In December 1900 a handful of mourners passed down Sandy Row, a simple funeral cortege of an old man who had died in poor circumstances in a Belfast garret. Few observers would have realised that this was the final journey of Vere Foster (1819 -1900), one of the most remarkable and unifying figures in the history of Victorian Ireland.
Born in Copenhagen into a privileged anglo-irish landed family with estates in both England and Ireland, Foster began his career as a British Diplomat in Rio de Janiero. He visited Ireland during the Great Famine of 1847 and was so moved by the poverty and hunger he encountered that he determined to devote his life to the social betterment of the Irish poor
Foster personally travelled with fleeing emigrants on the dreaded "coffin ships" - unseaworthy vessels where passengeres were abused and exploited - and his evidence to Parliament shocked MPs and helped secure much needed reforms.
Vere Foster used his vast personal wealth to pay the fares of 25 000 emigrants and sought to secure for them work and accommodation in the New World. His efforts convinced him of the urgent need to raise educational standards in Victorian Ireland. He paid for the building and equipping of schools, both catholic and protestant, designing his own Vere Foster Copy Books to improve literacy among the poor. Printed in Belfast, his Copy Books remained in use until the 1950s.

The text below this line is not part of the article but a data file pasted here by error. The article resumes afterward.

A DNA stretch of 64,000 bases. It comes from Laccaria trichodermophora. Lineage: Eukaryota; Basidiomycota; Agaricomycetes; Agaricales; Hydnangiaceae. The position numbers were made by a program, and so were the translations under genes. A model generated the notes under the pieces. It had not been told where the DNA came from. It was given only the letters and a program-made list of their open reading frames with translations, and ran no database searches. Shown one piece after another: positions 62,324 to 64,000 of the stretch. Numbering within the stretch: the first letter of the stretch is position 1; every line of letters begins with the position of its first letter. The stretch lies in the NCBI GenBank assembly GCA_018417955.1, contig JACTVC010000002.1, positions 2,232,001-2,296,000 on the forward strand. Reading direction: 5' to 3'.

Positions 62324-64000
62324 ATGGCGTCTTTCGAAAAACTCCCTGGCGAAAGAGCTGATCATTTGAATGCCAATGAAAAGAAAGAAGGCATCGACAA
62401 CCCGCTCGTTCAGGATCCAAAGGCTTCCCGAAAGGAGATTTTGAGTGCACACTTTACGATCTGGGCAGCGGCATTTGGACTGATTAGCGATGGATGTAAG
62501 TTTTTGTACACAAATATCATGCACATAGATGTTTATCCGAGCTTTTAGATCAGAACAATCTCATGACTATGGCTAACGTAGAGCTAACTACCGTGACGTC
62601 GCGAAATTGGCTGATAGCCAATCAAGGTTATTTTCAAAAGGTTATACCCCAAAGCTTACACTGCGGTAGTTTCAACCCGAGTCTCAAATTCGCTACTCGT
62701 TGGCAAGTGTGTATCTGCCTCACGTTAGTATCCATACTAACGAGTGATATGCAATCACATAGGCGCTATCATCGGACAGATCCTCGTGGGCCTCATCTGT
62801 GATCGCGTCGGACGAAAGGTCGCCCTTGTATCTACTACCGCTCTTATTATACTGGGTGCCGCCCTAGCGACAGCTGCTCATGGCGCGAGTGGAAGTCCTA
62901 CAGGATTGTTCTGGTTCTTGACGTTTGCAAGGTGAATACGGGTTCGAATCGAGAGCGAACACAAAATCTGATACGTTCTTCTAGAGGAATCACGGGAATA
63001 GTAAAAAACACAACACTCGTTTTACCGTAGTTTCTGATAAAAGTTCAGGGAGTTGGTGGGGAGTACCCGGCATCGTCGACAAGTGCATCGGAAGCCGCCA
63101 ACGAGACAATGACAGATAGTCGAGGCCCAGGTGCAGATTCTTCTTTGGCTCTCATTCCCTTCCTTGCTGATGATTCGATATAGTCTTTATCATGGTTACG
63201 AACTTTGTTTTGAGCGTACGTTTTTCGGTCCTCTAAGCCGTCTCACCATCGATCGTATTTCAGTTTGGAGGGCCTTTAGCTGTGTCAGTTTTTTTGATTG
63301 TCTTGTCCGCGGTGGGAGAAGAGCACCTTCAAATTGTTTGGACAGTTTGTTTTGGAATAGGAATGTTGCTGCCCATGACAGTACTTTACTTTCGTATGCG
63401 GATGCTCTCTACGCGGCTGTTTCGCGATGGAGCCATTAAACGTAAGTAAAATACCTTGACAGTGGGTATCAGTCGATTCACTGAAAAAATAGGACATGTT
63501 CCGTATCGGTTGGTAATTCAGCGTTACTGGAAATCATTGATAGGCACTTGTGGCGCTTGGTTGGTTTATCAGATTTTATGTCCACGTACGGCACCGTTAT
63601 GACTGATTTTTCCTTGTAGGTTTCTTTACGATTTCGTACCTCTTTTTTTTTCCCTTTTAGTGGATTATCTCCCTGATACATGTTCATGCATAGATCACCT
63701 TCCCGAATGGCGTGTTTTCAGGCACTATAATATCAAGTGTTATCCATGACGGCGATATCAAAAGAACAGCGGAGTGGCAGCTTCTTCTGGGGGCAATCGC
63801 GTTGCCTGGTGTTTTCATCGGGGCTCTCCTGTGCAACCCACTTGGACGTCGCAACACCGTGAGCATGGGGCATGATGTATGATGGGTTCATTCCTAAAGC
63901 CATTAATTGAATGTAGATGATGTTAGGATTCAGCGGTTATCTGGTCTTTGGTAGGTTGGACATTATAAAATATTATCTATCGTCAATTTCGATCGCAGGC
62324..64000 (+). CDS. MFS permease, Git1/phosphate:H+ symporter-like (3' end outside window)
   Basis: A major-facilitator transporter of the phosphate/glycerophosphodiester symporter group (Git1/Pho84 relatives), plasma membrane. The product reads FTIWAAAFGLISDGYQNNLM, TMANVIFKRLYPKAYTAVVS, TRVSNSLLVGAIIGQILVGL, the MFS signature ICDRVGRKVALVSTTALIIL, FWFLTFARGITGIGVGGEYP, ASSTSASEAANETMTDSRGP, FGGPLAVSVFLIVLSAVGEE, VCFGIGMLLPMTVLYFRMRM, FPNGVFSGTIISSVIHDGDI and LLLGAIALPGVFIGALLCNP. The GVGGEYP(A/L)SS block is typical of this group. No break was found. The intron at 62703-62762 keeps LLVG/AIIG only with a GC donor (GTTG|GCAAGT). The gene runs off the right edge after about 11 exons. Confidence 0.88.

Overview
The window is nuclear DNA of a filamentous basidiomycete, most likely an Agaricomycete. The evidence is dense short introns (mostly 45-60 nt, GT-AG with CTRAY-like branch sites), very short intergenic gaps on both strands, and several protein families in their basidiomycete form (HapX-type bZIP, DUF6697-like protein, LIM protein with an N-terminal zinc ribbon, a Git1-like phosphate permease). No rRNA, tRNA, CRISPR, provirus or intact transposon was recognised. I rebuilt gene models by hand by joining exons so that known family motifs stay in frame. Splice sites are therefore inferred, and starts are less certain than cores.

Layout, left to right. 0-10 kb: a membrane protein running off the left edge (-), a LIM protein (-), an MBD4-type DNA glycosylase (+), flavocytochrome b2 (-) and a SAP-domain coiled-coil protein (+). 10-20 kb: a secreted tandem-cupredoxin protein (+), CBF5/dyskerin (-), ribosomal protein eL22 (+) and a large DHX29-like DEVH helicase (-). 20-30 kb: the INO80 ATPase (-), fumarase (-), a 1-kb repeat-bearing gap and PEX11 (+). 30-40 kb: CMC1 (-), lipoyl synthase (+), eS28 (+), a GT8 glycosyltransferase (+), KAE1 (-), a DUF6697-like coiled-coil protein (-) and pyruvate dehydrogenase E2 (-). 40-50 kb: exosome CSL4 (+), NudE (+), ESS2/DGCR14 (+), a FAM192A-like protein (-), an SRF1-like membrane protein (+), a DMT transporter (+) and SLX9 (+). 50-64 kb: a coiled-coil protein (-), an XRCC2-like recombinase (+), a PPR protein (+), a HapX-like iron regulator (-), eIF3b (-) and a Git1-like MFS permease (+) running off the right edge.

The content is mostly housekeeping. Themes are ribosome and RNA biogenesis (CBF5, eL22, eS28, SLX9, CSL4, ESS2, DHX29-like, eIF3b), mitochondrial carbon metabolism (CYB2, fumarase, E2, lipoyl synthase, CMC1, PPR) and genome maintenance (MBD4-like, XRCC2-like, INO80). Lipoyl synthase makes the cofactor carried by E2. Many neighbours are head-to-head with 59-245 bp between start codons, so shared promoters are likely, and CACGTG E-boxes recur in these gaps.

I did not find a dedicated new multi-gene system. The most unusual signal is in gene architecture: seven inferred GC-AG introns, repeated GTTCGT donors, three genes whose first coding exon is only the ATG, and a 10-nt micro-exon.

In 1870, he moved to Belfast, living in humble circumstances in an attic at 115 Great Victoria Street not far from the Sandy Row Medical Centre.
Vere Foster was also a founder of the RVH. THis selfless and generous man died on December 21st 1900 and there was scarcely a dozen people at his funeral to the City Cemetary on teh Falls Road. Vere Foster was a remarkable man - a social reformer whose life was a "record of unselfish devotion to humanity". He is a unifying symbol for society and will be remembered in the name of your Medical Centre.